The red sandy beach at Ramla Bay is often cited as the best beach on Gozo. Its ruddy, soft sand is unique on both Gozo and Malta—two islands known for pebbly beaches—and leads into perfect turquoise water. The area provides a great swimming, snorkeling, and diving spot for families during much of the year and can get very crowded with locals and tourists in high season. While the Ramla Bay area is not particularly built up, there are two cafes and ice cream kiosks as well as chairs and umbrellas for rent.
If the beach gets too crowded, head for Calypso Cave nearby. Overlooking the western side of the beach, the carved out area is believed to be the cave referred to by Homer in The Odyssey in which the nymph Calypso kept Ulysses for seven years.
How to Get to Gozo from Malta
Traveling by ferry is the only way to reach the island, but luckily it’s quite affordable at less than €5 per passenger roundtrip. The ferry to Gozo departs from Ċirkewwa in Malta roughly every hour year-round, and the trip takes about 20 minutes. You can reach Ċirkewwa via several different bus routes, but a taxi is the most reliable way to reach the ferry station if you’re hoping to get on a specific ferry.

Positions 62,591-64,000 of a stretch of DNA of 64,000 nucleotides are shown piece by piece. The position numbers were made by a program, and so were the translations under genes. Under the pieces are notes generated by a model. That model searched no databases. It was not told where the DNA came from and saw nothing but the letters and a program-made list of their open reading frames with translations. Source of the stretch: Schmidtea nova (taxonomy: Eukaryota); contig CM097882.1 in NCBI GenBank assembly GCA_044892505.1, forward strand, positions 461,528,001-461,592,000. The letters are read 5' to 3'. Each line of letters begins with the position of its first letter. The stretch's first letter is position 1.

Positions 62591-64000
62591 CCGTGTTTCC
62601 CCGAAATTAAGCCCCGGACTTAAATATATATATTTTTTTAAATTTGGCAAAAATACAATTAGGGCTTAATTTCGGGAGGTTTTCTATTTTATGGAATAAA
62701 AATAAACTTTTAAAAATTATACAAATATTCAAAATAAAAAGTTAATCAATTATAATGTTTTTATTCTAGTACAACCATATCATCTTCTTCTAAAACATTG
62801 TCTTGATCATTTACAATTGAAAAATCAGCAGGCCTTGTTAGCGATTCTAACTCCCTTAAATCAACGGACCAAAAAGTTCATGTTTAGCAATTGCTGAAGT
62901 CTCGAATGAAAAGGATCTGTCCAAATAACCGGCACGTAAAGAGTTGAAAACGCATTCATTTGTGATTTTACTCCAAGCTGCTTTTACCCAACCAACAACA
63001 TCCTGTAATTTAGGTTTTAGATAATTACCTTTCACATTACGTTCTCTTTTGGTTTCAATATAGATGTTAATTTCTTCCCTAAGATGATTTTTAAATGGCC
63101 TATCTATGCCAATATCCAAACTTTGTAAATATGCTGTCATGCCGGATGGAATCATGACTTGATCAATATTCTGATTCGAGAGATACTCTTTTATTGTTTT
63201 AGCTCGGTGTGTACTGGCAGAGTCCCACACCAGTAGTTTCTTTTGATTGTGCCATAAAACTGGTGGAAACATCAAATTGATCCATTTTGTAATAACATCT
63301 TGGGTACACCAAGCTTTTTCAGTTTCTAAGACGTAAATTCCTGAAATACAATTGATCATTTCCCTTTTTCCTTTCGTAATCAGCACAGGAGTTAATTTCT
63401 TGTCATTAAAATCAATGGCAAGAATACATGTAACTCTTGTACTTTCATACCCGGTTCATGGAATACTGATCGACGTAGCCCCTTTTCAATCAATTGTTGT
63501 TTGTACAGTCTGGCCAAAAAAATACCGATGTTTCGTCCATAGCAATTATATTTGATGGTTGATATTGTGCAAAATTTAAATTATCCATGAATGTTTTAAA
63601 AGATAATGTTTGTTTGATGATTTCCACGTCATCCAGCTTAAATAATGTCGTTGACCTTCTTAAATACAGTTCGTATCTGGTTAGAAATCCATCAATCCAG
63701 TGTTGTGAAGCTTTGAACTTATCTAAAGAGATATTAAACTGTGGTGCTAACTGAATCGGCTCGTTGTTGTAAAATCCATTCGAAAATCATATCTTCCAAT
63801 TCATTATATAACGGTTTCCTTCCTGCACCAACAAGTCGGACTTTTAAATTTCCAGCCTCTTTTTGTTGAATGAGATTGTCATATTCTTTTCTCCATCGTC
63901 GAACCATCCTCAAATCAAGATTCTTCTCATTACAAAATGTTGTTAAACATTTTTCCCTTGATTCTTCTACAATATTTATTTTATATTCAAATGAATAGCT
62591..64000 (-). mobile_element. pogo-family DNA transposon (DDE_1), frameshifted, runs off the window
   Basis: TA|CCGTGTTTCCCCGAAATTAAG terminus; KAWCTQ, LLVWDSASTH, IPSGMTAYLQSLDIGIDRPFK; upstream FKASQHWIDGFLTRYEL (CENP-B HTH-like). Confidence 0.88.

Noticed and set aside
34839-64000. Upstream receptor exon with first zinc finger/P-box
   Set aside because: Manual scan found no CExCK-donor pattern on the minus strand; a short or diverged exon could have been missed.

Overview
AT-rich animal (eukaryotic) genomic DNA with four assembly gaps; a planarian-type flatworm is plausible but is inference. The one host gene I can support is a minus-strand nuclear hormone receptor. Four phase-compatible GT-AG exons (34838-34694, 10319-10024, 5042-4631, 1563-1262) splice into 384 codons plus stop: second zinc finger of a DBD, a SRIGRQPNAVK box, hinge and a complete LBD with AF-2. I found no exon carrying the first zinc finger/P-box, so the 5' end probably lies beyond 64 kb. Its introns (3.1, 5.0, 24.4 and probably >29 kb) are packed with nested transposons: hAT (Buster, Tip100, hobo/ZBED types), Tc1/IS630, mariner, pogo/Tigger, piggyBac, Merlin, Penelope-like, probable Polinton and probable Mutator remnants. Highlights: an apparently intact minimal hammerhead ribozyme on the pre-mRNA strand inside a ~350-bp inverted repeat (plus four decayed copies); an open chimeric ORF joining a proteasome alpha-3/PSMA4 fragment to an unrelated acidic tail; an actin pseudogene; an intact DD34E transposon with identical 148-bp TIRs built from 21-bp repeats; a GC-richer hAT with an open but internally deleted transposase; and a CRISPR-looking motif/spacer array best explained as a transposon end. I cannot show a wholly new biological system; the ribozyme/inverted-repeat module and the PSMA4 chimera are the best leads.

There are a number of options for getting around the island.
- Public bus – There are 10 bus routes on Gozo that run hourly in every direction. This option is likely best for those with lots of time and flexibility, as the service is reported to be inefficient.
- Hop on hop off bus – If you’re short on time and don’t want to drive, hop on hop off buses are an option. They stop at all the major attractions and provide information in eight languages. We decided against this option because we did not think we would be able to see as much as we wanted to with just one day in Gozo.
- Taxis – Taxis are readily available from the port. They may be a good option if you want flexibility but aren’t comfortable driving yourself.
- Rental car – There are several rental car options right in the ferry terminal. We ultimately chose to rent a car in Malta because we wanted the flexibility to be on our own schedule and to see what we wanted during our Gozo day trip. Driving was very easy and not nearly as hectic as driving in Malta. If you’re considering a rental car, check rates for cars on Gozo here (via AutoEurope). You can also see our e-book on driving abroad here.